Vinegar is indeed a common condiment. It is mostly composed of acetic acid, created through ethanol’s bacterial fermentation. People traditionally use it in the kitchen, although they have also extensively used it in various domestic, industrial and medical purposes throughout history. However, what makes it special that diabetics use it to control their medical condition?
Vinegar is particularly noted for its capacity to control blood glucose levels. Before hypoglycemic agents became popular, diabetics used vinegar teas to lessen symptoms, and medical trials have shown that vinegar mixed with food reduced the glycemic index or GI (indicating carbohydrates’ effects on blood sugar levels). It also lowers blood glucose through chromium, a component linked with glucose metabolism and insulin regulation.
Vinegar: the unlikely superfood
Medical research has demonstrated the effects of vinegar in many bodily processes. Aside from its anti-diabetic properties, it also reduces body fat levels and blood pressure. It has large amounts of silicon, sodium, copper, sulfur, potassium, iron, phosphorous, magnesium, and calcium. Hence, it supports healing for ailments like sore throats, arthritis, flu, acne, sinus infections, candida, contact dermatitis, high cholesterol, allergies, and chronic fatigue.
Acetic acid, the main component of vinegar, inhibits body fat development in mice and men, thereby prohibiting fatty acid oxidation-activating enzymes like maltase, sucrase, amylase, and lactase. Thus, vinegar in the intestines helps some starches and sugar pass without digestion – alleviating effects on blood sugar. Acetic acid also increases feelings of fullness when eating food with high glycemic index (GI), thus lowering blood glucose level.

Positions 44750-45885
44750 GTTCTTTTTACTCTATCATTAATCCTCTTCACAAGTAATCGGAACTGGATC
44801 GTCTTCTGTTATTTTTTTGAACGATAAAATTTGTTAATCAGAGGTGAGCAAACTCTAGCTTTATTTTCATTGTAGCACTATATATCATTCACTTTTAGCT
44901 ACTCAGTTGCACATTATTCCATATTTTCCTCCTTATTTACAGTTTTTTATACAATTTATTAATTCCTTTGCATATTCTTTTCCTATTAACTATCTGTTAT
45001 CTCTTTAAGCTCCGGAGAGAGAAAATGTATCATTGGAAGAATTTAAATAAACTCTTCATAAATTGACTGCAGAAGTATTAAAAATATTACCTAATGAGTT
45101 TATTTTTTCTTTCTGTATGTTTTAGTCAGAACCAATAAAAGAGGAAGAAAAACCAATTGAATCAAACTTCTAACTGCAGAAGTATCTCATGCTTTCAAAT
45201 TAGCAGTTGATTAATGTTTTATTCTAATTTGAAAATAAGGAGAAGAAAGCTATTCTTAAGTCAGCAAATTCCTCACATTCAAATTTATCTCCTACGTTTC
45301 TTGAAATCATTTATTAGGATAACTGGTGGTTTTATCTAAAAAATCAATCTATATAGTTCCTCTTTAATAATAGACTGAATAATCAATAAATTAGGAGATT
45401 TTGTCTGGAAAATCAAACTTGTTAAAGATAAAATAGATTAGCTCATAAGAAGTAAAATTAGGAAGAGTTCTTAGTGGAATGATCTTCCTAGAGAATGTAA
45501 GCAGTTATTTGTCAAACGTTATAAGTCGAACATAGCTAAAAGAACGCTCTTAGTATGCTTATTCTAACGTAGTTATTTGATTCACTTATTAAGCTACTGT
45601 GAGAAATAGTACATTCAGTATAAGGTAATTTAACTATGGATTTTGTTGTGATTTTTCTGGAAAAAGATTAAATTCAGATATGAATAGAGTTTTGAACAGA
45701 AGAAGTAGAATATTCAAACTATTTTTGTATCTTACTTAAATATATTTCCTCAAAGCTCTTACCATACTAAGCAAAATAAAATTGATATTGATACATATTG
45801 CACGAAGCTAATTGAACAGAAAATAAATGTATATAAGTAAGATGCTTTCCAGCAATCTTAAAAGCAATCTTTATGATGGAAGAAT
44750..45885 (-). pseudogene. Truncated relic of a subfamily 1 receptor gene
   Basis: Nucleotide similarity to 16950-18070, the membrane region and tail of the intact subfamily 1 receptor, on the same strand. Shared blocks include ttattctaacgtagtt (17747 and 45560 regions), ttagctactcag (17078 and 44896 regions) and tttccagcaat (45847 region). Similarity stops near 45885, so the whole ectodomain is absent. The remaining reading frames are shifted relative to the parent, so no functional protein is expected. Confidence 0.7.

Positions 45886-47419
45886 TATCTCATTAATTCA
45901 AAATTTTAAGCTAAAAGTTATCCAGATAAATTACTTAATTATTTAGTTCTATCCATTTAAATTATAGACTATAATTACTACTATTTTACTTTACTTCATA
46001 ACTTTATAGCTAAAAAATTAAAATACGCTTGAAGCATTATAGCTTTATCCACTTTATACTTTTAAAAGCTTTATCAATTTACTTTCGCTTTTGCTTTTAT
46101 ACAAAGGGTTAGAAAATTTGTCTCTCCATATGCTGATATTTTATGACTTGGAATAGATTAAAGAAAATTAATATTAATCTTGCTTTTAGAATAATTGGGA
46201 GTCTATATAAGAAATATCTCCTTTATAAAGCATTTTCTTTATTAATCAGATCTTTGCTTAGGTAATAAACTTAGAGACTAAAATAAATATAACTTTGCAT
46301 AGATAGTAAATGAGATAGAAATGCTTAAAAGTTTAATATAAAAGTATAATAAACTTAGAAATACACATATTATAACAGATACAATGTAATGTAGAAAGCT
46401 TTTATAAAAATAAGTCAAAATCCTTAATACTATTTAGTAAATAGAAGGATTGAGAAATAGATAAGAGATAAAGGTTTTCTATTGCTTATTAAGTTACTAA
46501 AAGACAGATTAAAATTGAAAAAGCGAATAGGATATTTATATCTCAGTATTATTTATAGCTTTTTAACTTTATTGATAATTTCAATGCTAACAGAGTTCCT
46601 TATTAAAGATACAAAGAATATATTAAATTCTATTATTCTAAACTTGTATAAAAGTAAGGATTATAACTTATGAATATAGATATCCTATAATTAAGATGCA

Vinegar: the warrior against diabetes
In 1988, Japanese researchers discovered vinegar’s anti-glycemic effect in mice. When people take strawberry vinegar, insulin level dips. After a few years, Brighenti and colleagues showed how white vinegar reduced glycemic response as compared to neutralized vinegar. Adding vinegar to rice decreased GI from 20 to 35 percent in a study by Sugiyama and colleagues.
A recent study showed vinegar’s anti-glycemic effect even in patients with Type-2 Diabetes. However, vinegar’s beneficial effect decreases during meal time. After meals, vinegar helps reduce glycemia and sensitivity to insulin.
Based on studies, patients resistant to insulin also greatly benefit from vinegar. Ostman and colleagues showed that acetic acid (vinegar’s main component) decreased glycemia and insulin in the blood after meals. They also demonstrated how vinegar increased feelings of fullness after consuming bread and other foods.
A separate study with strict rules proved that healthy women take in fewer calories when they include vinegar in their breakfast. In other words, vinegar prolonged the feeling of fullness and decreased hunger pangs.
Cool ways to consume vinegarVinegar is a common ingredient in many food preparations, especially in vinaigrettes, pickles and salad dressings. Condiments and sauces like ketchup, mayonnaise and mustard, and occasionally chutneys and marinades, contain vinegar. People use vinegar for pickling.
Some also use vinegar as a condiment for cooked beetroot. British, Irish and Canadian consumers use it for chicken and fish and chips dip. For this purpose, cane vinegars, malt vinegars or brown rice vinegars are suitable. Americans, British and Canadians love consuming vinegar potato chips or crisps’ flavor.
North Americans modified the chess pie by flavoring it with vinegar in little amounts, sometimes also adding sour cream, spices and raisins. They also make vinegar into dips for crab meat and as substitutes for lemon juice in various recipes. They likewise use vinegar to steam crabs.
Vinegar is a popular ingredient in many sauces too. Combined with sliced onions and honey, it makes a delectable sauce for roasted lamb. It is a component of mint sauce as well. Vinegars are great for marinating meat and as salad dressings.